AFRICA’S economy has seen modest growth in the wake of falling commodity prices, slowing revenues and volatile currencies. The moderation in growth impacts a range of industries and sectors, including retail and consumer products that must contend with rising costs, and a fall in prices.
Despite the decline in growth, the long-term outlook remains positive. The economic growth predicted for 2016 and beyond in some African countries and the growth expected in Africa’s consumer market provides major opportunities for retail and consumer companies looking to the future, says a report released early March by global accounting firm, PwC.
‘As Africa has risen to prominence as an investment destination over the past several years, so the role of retail and consumer goods has taken on greater significance,’ says Anton Hugo, retail and consumer industry leader, PwC Africa. ‘Sub-Saharan Africa (SSA) remains one of the fastest growing regions in the world and the successful expansion of a number of global and African retailers and consumer goods companies across the region speaks to the opportunities that exist.’
‘However, ‘Africa’s fortunes are very much tied to those of the global economy. Pressure on emerging market currencies coupled with a decline in oil and other commodity prices has seen pressure on government revenues and the ability of governments to increase social expenditure and wages in the public sector. African retailers will need to focus their efforts on operational efficiency and managing the effect on their operations of volatile currencies,’ adds Edafe Erhie, PwC Partner in Nigeria.
PwC’s inaugural publication entitled ‘So much in store’, is an in-depth study into the make-up of SSA’s retail and consumer goods industries, and provides an outlook for the coming five years by focusing on 10 African economies that the company believes offer some of the most compelling opportunities for retail and consumer businesses looking to expand into Africa: Cameroon, Ethiopia, Ghana, Côte d’ Ivoire, Kenya, Nigeria, South Africa, Tanzania and Zambia.
It says significant global megatrends will help drive the retail and consumer goods industries and create future opportunities. Africa’s demographic dividend, its growing middle class and rising income levels, and rapid urbanisation will all have a part to play in the continued growth of the retail sector across the continent.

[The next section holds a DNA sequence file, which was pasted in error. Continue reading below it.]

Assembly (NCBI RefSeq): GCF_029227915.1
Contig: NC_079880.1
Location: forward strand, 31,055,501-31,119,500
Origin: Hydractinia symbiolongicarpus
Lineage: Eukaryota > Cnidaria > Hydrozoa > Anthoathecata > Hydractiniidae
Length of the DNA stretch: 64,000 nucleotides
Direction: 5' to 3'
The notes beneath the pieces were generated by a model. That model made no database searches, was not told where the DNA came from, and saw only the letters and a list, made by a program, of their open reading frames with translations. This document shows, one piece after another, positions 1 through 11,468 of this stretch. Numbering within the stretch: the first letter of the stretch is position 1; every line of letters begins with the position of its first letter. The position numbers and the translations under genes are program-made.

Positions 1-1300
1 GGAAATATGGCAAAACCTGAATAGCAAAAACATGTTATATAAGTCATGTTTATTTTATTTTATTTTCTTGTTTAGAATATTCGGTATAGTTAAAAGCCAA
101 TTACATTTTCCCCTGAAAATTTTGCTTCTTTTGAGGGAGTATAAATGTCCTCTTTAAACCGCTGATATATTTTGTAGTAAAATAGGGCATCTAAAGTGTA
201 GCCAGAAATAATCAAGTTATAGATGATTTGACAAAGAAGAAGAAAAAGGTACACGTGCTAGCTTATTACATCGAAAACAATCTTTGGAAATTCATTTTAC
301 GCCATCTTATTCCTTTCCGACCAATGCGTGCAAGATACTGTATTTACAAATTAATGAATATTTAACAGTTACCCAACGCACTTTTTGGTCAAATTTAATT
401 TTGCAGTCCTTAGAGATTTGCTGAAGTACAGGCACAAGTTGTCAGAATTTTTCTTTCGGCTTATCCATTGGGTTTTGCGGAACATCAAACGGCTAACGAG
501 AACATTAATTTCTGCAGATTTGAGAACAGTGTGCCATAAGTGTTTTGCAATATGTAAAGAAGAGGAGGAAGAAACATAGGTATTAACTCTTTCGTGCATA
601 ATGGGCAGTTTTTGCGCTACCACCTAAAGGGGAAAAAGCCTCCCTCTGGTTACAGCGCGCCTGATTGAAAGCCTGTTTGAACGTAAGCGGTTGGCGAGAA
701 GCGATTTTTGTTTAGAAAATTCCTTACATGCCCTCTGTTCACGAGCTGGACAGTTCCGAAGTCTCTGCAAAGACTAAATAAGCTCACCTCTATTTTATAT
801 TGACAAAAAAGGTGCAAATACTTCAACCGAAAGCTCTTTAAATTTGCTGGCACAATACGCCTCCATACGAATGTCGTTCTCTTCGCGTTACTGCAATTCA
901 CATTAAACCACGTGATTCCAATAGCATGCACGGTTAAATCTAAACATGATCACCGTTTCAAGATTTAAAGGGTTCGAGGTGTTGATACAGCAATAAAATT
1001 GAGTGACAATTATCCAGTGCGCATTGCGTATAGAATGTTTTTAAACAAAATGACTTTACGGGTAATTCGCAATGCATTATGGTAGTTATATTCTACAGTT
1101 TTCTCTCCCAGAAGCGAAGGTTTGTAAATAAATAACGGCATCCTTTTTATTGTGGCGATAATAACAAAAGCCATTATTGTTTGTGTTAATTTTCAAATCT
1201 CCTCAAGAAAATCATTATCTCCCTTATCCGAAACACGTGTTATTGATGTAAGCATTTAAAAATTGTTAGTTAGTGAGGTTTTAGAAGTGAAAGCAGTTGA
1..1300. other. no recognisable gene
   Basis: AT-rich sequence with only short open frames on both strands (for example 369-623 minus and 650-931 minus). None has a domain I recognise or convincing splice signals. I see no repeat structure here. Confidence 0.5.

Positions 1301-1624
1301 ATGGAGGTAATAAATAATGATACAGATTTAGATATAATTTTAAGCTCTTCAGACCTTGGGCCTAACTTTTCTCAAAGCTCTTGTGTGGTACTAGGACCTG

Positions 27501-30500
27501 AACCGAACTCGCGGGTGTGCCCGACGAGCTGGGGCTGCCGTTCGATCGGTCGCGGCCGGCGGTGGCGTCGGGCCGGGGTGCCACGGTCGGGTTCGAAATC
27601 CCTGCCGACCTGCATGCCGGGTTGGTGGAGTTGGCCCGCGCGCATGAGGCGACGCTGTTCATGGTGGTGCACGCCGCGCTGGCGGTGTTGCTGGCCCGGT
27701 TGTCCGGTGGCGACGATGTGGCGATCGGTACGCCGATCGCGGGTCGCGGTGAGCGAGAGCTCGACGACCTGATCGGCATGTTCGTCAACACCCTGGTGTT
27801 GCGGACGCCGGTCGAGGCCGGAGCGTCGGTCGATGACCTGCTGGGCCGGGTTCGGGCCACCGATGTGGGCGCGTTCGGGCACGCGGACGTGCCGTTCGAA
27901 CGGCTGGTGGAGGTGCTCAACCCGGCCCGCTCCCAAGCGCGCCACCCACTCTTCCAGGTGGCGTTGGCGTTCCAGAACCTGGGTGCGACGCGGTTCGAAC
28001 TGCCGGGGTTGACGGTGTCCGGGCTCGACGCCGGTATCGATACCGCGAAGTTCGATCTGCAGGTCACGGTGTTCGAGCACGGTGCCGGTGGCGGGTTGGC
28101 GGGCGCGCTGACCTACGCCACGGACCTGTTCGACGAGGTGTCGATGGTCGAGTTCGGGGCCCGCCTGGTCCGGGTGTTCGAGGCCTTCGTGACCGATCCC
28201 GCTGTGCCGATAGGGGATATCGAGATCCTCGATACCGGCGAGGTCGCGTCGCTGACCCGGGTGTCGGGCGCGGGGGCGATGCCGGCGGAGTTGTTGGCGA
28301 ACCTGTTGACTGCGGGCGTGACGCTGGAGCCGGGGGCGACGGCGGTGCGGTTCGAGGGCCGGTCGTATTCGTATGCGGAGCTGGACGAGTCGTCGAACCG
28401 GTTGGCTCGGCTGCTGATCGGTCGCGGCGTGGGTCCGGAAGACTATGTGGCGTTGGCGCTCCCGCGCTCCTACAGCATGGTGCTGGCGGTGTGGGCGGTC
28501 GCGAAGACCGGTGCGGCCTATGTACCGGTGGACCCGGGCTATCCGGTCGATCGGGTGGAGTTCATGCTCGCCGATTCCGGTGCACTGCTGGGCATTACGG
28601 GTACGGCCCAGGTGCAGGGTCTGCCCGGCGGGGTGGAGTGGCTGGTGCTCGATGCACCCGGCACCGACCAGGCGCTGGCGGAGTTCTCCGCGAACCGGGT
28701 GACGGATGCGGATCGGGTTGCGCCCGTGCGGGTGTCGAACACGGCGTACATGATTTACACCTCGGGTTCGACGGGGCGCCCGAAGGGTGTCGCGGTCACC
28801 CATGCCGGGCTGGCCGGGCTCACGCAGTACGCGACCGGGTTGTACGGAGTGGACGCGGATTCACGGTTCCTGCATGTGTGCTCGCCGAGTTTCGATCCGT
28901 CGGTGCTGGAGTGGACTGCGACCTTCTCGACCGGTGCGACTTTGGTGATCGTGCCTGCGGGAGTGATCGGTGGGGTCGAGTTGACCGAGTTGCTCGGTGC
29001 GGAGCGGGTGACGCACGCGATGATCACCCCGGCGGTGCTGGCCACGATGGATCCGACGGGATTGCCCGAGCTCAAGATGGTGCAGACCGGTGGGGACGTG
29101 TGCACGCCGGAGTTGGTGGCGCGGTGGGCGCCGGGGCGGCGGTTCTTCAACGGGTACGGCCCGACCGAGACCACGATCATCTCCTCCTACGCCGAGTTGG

Currently, Africa is home to more than one billion people which is expected to increase to more than two billion by 2050Africa’s working age population is forecast to grow at a faster rate than its overall population. When the labour force grows more rapidly than the population dependent on it, resources become available for investment in economic development and personal consumption. This offers an opportunity for rapid economic growth.
In addition, changes in consumer lifestyles and ambitions are influencing purchasing behaviour and patterns, according to leading retailers. Overall, consumers in SSA are becoming more aspirational and brand-conscious. ‘Africans are becoming more connected to global trends than ever before as a result of growth in internet penetration and travel,’ explains Hugo.
Those that can afford it are also becoming more health-conscious, favouring nutritious and healthy foods.
For the foreseeable future informal retail will continue to dominate sales in SSA. With the exception of South Africa and Angola, it is estimated that upwards of 90 percent of sales in the focus countries is through informal channels such as markets, kiosks, table-top sellers and street hawkers.
‘However, the industry is in the process of modernising with a number of western-style shopping centres taking shape in countries like Nigeria, Kenya and Ghana. It is also interesting to note that in some countries such as Ghana, Nigeria and Zambia, many of the malls are anchored by South African retailers. For some countries, the building of shopping malls is a challenging and expensive business due to the difficulties in securing land, resources, and the costs associated with building,’ says Michael Mugasa, PwC partner in Kenya.